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Seismic reflection data reveal the 3D subsurface structure of pit craters
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  • Craig Magee,
  • Corbin L. Kling,
  • Paul K. Byrne,
  • Christopher Jackson
Craig Magee
University of Leeds

Corresponding Author:[email protected]

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Corbin L. Kling
Smithsonian Institution
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Paul K. Byrne
Washington University in St. Louis
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Christopher Jackson
University of Manchester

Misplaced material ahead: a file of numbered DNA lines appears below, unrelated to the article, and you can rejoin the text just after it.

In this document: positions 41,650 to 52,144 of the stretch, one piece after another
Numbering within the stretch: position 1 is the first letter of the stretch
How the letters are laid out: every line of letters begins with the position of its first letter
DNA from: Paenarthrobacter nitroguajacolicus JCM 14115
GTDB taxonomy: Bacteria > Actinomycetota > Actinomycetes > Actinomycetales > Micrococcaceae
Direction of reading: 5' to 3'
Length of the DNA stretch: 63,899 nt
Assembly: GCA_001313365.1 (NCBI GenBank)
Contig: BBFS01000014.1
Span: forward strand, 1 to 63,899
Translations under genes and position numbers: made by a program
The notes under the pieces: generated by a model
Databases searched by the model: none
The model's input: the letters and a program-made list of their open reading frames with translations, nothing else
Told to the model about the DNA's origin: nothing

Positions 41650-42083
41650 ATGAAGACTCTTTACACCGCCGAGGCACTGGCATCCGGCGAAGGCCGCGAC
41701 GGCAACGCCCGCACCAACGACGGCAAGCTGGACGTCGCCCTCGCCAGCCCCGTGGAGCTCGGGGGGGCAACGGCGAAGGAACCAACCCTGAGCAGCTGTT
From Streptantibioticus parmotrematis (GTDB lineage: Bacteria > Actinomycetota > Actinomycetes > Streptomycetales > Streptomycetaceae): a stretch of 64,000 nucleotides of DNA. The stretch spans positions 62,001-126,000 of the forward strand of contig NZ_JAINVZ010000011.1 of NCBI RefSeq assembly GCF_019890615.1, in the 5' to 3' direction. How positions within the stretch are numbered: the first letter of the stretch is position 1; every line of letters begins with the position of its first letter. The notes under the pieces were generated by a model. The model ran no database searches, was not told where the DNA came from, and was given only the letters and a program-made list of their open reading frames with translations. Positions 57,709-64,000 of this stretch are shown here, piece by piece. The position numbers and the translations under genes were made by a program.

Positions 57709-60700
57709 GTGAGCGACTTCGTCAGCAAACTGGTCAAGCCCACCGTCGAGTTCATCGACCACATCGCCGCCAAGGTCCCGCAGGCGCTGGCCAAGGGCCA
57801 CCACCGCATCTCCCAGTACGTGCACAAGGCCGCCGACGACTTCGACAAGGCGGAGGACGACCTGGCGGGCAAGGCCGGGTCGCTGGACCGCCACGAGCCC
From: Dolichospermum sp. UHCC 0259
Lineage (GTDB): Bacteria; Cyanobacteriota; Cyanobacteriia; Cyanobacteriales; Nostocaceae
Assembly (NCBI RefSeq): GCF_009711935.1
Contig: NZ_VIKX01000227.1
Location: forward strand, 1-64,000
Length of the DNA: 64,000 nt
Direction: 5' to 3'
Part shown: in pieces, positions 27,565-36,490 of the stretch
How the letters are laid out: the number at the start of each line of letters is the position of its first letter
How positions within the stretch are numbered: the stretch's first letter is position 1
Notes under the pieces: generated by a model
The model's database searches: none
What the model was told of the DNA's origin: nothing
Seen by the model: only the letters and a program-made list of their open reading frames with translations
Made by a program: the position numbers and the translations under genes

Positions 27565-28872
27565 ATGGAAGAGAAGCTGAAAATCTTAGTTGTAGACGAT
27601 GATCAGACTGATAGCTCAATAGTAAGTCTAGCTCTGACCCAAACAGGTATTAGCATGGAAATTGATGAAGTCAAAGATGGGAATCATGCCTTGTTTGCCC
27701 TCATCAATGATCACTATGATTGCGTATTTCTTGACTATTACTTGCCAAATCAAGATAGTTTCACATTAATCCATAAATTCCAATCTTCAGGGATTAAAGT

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Pit craters are enigmatic, quasi-circular depressions observed on rocky (e.g., Earth and Mars) and icy (e.g., Enceladus) planetary bodies, and numerous asteroids. These depressions are not related to meteorite impacts. Instead pit craters are thought to be generated by overburden collapse into a subsurface cavity (e.g., created by dilatational faulting), or volumetrically depleted zone (e.g., an evacuated magma reservoir or conduit). The surface size and distribution of pit craters should thus provide an important record of otherwise inaccessible subsurface processes. Because we cannot access the subsurface structure of pit craters observed on planetary surfaces, we rely on physical and numerical models to infer the subsurface processes linked to their formation. Here, we use 3D seismic reflection data to quantify the palaeosurface and subsurface geometry of pit craters. These data enable us to identify whether pit craters connect to and their formation thus related to underlying structures. We map 59, Late Jurassic pit craters deeply buried within a sedimentary basin, offshore NW Australia. We demonstrate that some pit craters extend down and appear physically connected to igneous dykes, whereas others connect to dyke-induced and tectonic faults, seemingly where faults are steeply dipping and dilatational. There are no apparent relationships between pit crater geometries (e.g., palaeosurface expression or vertical extent) and the different magmatic and fault-related mechanisms we infer drove their formation. Reflection seismology is a powerful tool for understanding how pit craters form and whether their surface expression can be used to reconstruct subsurface structures and processes on other planetary bodies.